Eskom too big to fail, says World Bank
SA thought to have run out of space to use macroeconomic policy to promote economic growth
Eskom is too big to fail and the government has little option but to restructure its debt, World Bank country director Paul Noumba Um said at the release of the bank’s economic update for SA on Tuesday.
“This is a case of being too big to fail. The SA economy cannot afford to allow Eskom to fail. The way forward entails a debt-restructuring aspect and the company becoming more efficient,” said Noumba Um.
Eskom has suggested that the government take over R100bn of its R419bn debt to reduce the burden of interest repayments and put its finances on a more sustainable footing.
A task team set up by President Cyril Ramaphosa is considering the company's options and is to report soon to the cabinet on proposals. Included in the package will be proposals on debt, tariffs, cost savings and the restructuring of the energy sector.
Noumba Um said the Eskom debate was going “in the right direction, because all aspects are being looked at, including the sector”.
The update projected GDP growth for SA at 0.9% for 2018, 1.3% for 2019 and 1.7% for 2020. Economic growth was said to be well below population growth, indicating that it would not be enough to counter inequality and poverty.
“SA’s anticipated economic rebound in 2018 did not occur, confirming the deep-seated nature of its growth challenges,” the report said.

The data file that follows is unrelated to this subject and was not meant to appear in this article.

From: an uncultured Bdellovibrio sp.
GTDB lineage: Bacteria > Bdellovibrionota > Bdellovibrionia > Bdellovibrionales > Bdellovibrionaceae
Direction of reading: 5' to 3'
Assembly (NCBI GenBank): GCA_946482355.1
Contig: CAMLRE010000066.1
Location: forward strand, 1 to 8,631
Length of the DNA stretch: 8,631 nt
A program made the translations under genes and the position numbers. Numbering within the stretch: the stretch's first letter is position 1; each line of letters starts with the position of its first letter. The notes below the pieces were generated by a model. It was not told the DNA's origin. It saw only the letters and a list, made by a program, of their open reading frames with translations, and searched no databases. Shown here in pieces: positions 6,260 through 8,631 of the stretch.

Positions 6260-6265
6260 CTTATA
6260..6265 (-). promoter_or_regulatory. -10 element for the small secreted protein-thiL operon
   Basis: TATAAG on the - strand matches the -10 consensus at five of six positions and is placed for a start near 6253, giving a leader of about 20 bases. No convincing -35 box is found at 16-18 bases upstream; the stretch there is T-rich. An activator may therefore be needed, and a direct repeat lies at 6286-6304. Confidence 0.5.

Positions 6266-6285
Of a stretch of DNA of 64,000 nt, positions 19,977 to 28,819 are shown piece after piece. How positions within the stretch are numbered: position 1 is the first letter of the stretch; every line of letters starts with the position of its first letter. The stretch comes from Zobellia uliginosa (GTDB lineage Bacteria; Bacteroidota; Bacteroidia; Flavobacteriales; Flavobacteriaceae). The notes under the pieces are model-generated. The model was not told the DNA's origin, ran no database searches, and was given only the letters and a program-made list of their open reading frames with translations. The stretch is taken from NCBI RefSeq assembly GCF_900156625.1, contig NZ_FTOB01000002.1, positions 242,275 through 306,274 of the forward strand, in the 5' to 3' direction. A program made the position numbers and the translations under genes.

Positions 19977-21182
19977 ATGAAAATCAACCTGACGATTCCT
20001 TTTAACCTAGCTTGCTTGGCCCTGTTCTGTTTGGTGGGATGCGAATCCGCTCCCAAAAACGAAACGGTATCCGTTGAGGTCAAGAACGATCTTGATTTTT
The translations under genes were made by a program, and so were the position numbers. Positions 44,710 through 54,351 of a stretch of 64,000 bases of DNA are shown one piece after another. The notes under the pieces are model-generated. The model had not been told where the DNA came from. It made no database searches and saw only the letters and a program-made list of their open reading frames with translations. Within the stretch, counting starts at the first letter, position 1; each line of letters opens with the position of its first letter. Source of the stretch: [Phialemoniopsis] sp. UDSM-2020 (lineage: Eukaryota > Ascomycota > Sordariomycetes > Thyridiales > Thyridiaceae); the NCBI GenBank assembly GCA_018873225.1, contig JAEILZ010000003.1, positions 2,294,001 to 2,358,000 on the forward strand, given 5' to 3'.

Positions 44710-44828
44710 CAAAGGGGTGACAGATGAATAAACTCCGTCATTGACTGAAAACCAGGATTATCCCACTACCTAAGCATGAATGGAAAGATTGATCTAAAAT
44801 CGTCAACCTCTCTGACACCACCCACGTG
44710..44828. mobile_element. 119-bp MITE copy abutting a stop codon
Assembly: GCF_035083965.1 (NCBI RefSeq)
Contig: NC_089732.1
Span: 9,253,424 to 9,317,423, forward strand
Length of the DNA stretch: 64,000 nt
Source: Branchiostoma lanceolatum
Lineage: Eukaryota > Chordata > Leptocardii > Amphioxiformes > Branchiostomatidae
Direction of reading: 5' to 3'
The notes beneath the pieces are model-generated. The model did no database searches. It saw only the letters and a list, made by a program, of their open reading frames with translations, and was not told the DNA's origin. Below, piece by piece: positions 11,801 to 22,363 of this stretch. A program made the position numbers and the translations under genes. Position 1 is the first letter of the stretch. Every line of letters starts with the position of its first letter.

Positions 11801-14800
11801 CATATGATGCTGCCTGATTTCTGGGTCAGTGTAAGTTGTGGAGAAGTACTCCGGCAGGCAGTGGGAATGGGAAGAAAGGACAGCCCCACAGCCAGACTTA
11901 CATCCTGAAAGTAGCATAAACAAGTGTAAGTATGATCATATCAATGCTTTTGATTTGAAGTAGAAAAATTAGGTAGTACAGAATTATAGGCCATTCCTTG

Presenting the report, which has a detailed section on tertiary education, World Bank programme leader Sebastien Dessus said that SA had run out of space to use macroeconomic policy to promote economic growth.
“There is not a lot of space for either fiscal or monetary stimulus: debt levels are very high; the exchange rate is already overvalued; and there is little scope for monetary policy to stimulate growth.”
Dessus said SA had to look to “deep structural reforms” to generate growth. For this reason the update focused on tertiary education, which the bank viewed as “low-hanging fruit” among the areas of possible reform.
But for tertiary education to play a growth-inducing role, SA needed to expand enrolment and improve the quality of education, particularly at Technical and Vocational Education and Training (TVET) colleges. Strategies for improvement included prioritising TVET and community colleges, expanding distance learning by universities, allowing more private-sector participation and exploring new funding models.
Important trade-offs had to be made between allocating resources to expanding access and improving quality and the funding of students with a full grant system.
SA changed its student funding model in 2018 from a loan-based system to a 100% grant system for students with household incomes of less than R300,000. This model, said the World Bank, was unsustainable as the government could not sufficiently cover these costs — or earn a return — through the taxation on their earnings after graduation.
The public return for grant funding to TVET and university students was negative at -4.1% for colleges and 1.5% for universities.